Ibushi is so fixated on wrestling, often at the expense of everything else. He’s been known to be an esoteric figure outside of the ring, and frequently gets lost on the way to arenas, like he did when he traveled to the US back in 2018. 

You get the sense that wrestling is Ibushi’s whole existence, that he internalizes his in-ring struggles so completely that nothing is off-limits. I’ve seen matches where Ibushi has launched himself from the roofs of buildings, balconies, and other high places, and even shot fireworks at himself and others. But it’s not just recklessness. Kota Ibushi has a deep desire to push wrestling forward as an art form, to do things that no one would imagine.

“On the 5th, or I guess it was the small hours of the 6th, 3,4 in the morning, I just randomly burst into tears. It just flooded me, I guess. Not happiness, something else. I just cried my eyes out for about two hours. There was a lot; how tough the matches were, keeping the belts, the fact we were just able to do the two nights in the Dome in the first place. It all caught up to me, all at once. “

Kota Ibushi

Clearly at home in what Ibushi would likely call creatively-fulfilling, but what others might deem ‘nutterbutters’ environments like DDT, Kota also found a home with similarly-wacky director Minoru Kawasaki (Executive Koala; Monster Seafood Wars). Ibushi co-starred with Minoru Suzuki in Kaiju Mono (2016) where he plays a super-sized transformed version of the main character (Suzuki plays yet another, naturally more villainous version of the same protagonist).   Donning a pair of high-tech wrestling trunks, mild-mannered lab assistant Yoide Nitta (Syuusuke Saito) turns into the very buff Giant Nitta (Ibushi) in an effort to battle a giant monster. It’s only when Nitta’s powers aren’t enough and he needs to turn to his darker side that Ibushi is swapped out for the mean-mugging Suzuki. It may not be the biggest reach for Ibushi to be wrestling monsters while looming over a city, but I think it’s safe to say that he and Kawasaki are pretty well made for each other.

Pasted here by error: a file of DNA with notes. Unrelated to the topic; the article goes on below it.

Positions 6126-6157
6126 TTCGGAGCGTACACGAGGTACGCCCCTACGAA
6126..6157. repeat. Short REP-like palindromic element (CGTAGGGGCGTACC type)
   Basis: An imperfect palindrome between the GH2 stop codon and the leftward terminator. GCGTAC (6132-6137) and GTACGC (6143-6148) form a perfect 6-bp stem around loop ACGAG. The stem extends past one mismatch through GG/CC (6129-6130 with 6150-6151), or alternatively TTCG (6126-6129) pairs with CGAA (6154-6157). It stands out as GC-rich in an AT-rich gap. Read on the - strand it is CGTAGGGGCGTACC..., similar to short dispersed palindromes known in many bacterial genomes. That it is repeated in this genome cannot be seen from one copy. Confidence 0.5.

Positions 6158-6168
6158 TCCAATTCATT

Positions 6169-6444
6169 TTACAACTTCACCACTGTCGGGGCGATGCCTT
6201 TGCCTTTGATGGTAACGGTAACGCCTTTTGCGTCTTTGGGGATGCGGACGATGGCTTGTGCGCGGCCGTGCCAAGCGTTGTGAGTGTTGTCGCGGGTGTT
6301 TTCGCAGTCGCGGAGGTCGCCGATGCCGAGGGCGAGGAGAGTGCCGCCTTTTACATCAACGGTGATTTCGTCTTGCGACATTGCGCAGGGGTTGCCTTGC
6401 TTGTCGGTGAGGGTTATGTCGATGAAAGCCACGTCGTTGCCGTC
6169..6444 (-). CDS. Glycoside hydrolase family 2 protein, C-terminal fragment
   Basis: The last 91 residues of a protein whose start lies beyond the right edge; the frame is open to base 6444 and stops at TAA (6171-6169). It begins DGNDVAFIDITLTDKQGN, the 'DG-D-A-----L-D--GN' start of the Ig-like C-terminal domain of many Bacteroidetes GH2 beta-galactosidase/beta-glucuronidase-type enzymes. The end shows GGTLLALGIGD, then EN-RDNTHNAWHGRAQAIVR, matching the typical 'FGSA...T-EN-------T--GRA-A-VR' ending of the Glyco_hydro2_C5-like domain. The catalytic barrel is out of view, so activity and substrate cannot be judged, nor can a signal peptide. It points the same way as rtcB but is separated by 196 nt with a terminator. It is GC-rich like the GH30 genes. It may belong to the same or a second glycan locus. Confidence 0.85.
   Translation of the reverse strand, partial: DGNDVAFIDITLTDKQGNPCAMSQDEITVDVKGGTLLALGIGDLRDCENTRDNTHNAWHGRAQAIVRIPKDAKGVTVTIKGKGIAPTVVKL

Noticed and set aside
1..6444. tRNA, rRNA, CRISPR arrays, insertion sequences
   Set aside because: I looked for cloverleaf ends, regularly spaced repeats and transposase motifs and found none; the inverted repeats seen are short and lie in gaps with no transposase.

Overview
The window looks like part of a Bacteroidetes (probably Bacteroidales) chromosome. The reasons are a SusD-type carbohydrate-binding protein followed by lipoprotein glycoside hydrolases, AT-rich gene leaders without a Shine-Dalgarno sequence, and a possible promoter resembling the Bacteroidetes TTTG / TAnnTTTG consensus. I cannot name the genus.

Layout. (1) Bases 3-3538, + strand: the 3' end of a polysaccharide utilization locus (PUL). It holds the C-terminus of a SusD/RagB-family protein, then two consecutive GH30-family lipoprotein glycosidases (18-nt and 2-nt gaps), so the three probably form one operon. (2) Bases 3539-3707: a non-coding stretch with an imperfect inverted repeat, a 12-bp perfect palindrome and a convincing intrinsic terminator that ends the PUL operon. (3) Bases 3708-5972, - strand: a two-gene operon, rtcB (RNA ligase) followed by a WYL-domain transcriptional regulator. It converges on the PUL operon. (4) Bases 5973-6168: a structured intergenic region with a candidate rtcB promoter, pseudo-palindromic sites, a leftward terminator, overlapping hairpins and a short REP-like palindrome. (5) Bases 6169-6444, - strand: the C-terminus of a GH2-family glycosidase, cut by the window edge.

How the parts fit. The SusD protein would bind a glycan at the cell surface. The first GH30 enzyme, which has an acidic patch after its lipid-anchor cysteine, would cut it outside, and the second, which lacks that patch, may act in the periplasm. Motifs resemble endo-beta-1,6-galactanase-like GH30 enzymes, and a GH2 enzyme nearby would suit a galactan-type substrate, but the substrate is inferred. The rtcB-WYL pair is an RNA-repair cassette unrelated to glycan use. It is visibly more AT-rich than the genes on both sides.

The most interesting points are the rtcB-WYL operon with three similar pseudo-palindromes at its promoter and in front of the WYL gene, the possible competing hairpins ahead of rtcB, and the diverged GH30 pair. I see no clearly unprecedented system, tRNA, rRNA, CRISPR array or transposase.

Kota Ibushi as Nitta in Minoru Kawasaki’s Kaiju Mono

The above match between Ibushi and Yoshishiko, a blow-up doll, in DDT was the first match of Ibushi’s I ever saw, and as you can see, it’s immediately captivating. It shouldn’t be possible to wrestle a match against an inanimate object, but here’s Kota Ibushi out here giving himself piledrivers and hurricanranas.** In only a few minutes, it tells you everything you need to know about Ibushi as a performer; that he’s someone that is not only willing to attempt something so ridiculous on it’s face, but who has the capability to pull it off. There can only ever be one Kota Ibushi, but the world could sure use some more. 

*Kayfabe means to acknowledge and accept the staged nature of professional wrestling, more or less the suspension of disbelief applied to wrestling specifically. 

** that thing where your opponent gives you a head scissors and then spins your around and off your feet. You know the one.


Sachin Hingoo has never wrestled: two sticks of yakitori, a trash bin, a pair of chopsticks, a bus, or a Hello Kitty doll.